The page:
Last issue I said we would discuss operating modes for DRM, and we will, but first there was some exciting DRM news at the IBC in Amsterdam in September. An over-the-air transmission from UK to Amsterdam in Medium Wave of a DRM small-scale motion video was received on a standard consumer-style receiver. Developed by members of the DRM Consortium, the technology is known as Diveemo. This adds yet another rich-media function to DRM and DRM+. Diveemo can be used for education (distance learning) as well as for commercial purposes and it can operate over any of the DRM frequency ranges using data rates as low as 48 kb/s. As DRM is quite configurable, so is Diveemo’s bit rate to take advantage of additional quality where more bandwidth is available.
DRM has a great deal of flexibility when being configured for MW/LW and SW broadcasting in terms of bandwidth and data throughput, and in terms of throughput with DRM+ in the VHF bands. Why do we need this? Because different bands require different bandwidths. We might have 18 kHz available on a medium wave in one location and perhaps as little as 5 kHz in a shortwave band under certain circumstances. For medium wave, some regions use 10 kHz spacing while others use 9 kHz. So, configurability is important when dealing with a universal standard. Within the given bandwidth, we can trade off throughput for robustness which will, in turn affect coverage area. If our desired area has considerable signal strength and lack of interference, we can elect a mode with more bits-per-second, and conversely, if we’re struggling with a weak signal or interference … then robustness would be the safer choice.
Finally, different countries have different needs and preferences as they contemplate the move towards digitalization. While the US has selected HD RadioTM technology as its official digital standard, Canada remains undecided on where it goes in the future. Mexico may be leaning towards HD Radio transmissions and has authorized a number of stations in the US border region already, and there were test transmissions in several other cities as well. In the US, DRM (short wave) is being tested in Alaska as a way to cover the entire state with one signal. Elsewhere in the Americas, Panama and Dominican Republic have chosen HD Radio technology. Brazil has spent several years trying to decide what technology to choose between DRM and HD Radio systems, and more recently seems to be undecided. Perhaps after the new presidential administration has time to study the matter, a final decision will be made. Brazil is considered a barometer in South America; other countries are watching what happens.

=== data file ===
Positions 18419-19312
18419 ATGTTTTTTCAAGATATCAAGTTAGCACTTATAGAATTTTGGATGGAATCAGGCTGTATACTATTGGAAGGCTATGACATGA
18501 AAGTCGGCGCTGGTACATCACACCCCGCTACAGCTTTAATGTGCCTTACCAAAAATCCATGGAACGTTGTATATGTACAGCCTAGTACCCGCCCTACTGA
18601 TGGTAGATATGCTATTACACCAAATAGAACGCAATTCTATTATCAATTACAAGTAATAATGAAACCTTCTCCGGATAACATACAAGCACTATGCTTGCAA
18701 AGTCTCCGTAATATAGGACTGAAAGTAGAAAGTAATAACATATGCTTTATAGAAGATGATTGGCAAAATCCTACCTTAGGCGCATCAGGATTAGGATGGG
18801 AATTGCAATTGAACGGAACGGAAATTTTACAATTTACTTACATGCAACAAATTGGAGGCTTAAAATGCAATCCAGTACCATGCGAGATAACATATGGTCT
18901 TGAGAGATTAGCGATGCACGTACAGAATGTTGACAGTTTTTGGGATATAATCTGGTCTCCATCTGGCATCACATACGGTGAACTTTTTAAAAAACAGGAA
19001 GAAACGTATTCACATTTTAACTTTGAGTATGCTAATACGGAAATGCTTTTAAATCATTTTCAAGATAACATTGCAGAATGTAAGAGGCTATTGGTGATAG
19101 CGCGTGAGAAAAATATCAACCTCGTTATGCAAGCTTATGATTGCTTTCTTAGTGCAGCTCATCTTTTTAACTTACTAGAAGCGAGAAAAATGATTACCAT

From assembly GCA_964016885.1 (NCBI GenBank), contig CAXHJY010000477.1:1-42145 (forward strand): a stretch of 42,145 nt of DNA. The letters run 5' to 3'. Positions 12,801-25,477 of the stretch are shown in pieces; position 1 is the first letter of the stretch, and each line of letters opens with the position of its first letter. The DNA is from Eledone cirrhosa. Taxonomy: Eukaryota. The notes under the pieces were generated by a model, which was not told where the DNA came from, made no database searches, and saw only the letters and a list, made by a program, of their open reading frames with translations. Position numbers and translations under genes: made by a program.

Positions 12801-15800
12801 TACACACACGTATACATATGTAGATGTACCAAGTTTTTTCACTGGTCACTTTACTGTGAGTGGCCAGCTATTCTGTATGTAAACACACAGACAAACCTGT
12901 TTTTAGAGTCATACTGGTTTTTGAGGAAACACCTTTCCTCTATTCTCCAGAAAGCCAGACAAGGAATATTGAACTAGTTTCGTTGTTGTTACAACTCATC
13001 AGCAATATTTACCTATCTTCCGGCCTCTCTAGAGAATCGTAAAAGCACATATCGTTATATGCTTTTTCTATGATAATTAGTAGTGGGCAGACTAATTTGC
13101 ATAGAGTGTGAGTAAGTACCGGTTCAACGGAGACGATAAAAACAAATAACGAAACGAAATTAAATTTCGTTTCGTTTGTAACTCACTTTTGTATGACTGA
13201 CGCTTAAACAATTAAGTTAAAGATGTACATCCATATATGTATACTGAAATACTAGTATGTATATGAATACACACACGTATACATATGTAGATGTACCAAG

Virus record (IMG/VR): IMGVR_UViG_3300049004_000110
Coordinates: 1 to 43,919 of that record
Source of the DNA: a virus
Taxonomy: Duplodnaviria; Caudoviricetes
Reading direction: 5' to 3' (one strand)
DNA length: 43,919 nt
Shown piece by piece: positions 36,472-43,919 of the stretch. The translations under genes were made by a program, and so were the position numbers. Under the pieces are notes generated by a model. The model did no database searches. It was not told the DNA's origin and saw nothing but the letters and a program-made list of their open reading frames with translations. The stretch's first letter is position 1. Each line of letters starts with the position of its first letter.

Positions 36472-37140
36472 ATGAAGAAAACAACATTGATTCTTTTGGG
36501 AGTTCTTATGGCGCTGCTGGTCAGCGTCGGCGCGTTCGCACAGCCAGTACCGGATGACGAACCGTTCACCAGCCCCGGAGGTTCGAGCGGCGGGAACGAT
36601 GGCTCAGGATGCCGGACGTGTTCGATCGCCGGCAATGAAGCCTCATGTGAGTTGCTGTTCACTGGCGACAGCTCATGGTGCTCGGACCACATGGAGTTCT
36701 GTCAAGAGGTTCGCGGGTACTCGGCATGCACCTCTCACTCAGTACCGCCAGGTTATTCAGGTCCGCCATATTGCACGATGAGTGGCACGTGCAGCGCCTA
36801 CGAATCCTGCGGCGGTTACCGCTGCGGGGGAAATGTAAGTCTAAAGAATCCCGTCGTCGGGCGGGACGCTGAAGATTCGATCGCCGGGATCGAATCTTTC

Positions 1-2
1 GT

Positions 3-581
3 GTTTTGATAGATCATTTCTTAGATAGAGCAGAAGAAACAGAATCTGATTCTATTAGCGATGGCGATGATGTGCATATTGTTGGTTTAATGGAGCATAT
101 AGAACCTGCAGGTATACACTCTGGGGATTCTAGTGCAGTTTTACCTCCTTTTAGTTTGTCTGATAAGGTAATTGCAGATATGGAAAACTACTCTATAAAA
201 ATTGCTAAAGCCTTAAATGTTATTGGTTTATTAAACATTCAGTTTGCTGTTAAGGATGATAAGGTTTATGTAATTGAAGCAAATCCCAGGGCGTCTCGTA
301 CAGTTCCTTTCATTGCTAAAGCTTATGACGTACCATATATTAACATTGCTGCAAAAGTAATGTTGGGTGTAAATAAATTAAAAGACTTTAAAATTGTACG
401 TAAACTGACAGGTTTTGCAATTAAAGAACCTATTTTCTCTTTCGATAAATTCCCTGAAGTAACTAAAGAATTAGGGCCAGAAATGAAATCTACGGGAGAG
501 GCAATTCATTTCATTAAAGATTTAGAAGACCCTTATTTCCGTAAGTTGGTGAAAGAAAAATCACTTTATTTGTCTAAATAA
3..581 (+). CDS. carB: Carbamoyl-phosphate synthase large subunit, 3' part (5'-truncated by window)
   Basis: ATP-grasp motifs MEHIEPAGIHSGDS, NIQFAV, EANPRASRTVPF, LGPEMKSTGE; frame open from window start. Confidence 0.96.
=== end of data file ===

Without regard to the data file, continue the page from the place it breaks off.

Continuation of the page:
Outside the Americas, in Asia, the Philippines officially adopted the FM system of HD Radio broadcasting and China is taking a very close look at it but has also experimented with DRM and DAB, along with their own solution for mobile called CMMB. India has adopted DRM as its official digital radio system, and other countries in the region are also weighing options. DAB or DAB+ from the Eureka family is also being tested or adopted in some Asian countries. South Korea, for example, is studying all the possible digital systems to determine what might be the most appropriate for their country.
In Europe, many countries are planning DAB+ rollouts; however, private broadcasters often prefer either HD Radio broadcasting or DRM as an option to the DAB system. So we may see some countries with a multi-system approach with the future to be more market driven. The DRM system is designed to hand back and forth between DAB/DAB+ so there is some inert compatibility to having a multi-standard, and Switzerland is heading down that path with HD Radio and DAB+. Romania and Ukraine have HD signals operating. To the east of Europe, Russia has also announced that it has formally adopted the DRM standard.
Adoption and actual broadcast may not necessarily be equal. For instance, we see both DRM and HD Radio broadcasts in a number of countries where there is no official governmental standardization. And at the same time, we see some limited broadcasts in other countries where there is official adoption but not yet a full national rollout of the particular technology selected. No one system appears right for everyone.